|Connelly’s Top Ten: 1812 Overture Rendition of the Top Ten||Management Forced Its Hand With Rick Porcello, Red Sox Nation Pays||Celtics Sign Amir Johnson to 2-Year, $24 Million Deal||Bruins Trade for Jimmy Hayes, Sign Matt Belesky|
This was the toughest decision of the Awards, between the Pats/Broncos, Bruins/Leafs and Red Sox championship clinchers among other choices that couldn’t all be included in the nomination phase. In the end, the Patriots showed the biggest grit and determination in a situation that was perhaps closer to impossible than any other game. Turning the ball over on their first three possessions and down 24-0 at halftime, the Pats didn’t look good. They also punted twice, turned the ball over on downs, and got off a singular desperation pass before halftime. Many were trying to beat the traffic or find something decent on TV to escape the pain. Boy were they sorry.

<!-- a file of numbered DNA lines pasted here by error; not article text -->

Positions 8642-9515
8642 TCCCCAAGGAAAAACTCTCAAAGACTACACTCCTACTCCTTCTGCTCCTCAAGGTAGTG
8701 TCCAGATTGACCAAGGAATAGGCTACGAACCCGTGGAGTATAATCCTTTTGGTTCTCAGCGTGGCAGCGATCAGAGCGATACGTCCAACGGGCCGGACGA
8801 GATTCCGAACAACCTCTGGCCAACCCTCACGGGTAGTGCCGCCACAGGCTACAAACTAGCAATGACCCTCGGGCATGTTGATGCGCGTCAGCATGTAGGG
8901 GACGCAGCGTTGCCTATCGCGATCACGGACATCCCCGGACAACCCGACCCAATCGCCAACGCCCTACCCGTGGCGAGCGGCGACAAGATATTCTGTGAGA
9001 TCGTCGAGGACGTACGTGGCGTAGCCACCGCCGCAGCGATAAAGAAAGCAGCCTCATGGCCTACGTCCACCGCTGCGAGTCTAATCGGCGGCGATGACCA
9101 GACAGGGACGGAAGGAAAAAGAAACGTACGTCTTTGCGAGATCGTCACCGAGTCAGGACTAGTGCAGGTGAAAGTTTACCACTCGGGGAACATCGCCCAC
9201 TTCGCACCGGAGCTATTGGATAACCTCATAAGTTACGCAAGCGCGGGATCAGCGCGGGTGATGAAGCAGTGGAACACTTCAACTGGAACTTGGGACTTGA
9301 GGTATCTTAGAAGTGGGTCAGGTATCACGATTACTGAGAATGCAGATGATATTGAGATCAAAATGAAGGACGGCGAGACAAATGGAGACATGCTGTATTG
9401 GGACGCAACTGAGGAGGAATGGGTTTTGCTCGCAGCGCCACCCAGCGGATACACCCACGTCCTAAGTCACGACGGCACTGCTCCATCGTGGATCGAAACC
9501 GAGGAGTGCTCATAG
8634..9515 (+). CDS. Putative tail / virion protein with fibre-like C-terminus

In the second half, four touchdowns to start, followed a field goal propelled New England to an improbable lead, before one last touchdown by Denver with just over three minutes left forced overtime. And that’s where the fun really began.
New England won the overtime coin toss, but instead of taking the ball like you would 99 times per 100, New England chose to kick off to start overtime in order to have the luxury of playing with a strong wind. After a chess match of punts, it looked like the game would end in a draw, but Tony Carter fumbled an attempted catch when receiving a punt deep in his own end. After positioning the ball for Stephen Gostkowski, New England kicked the game winner to complete the improbable win.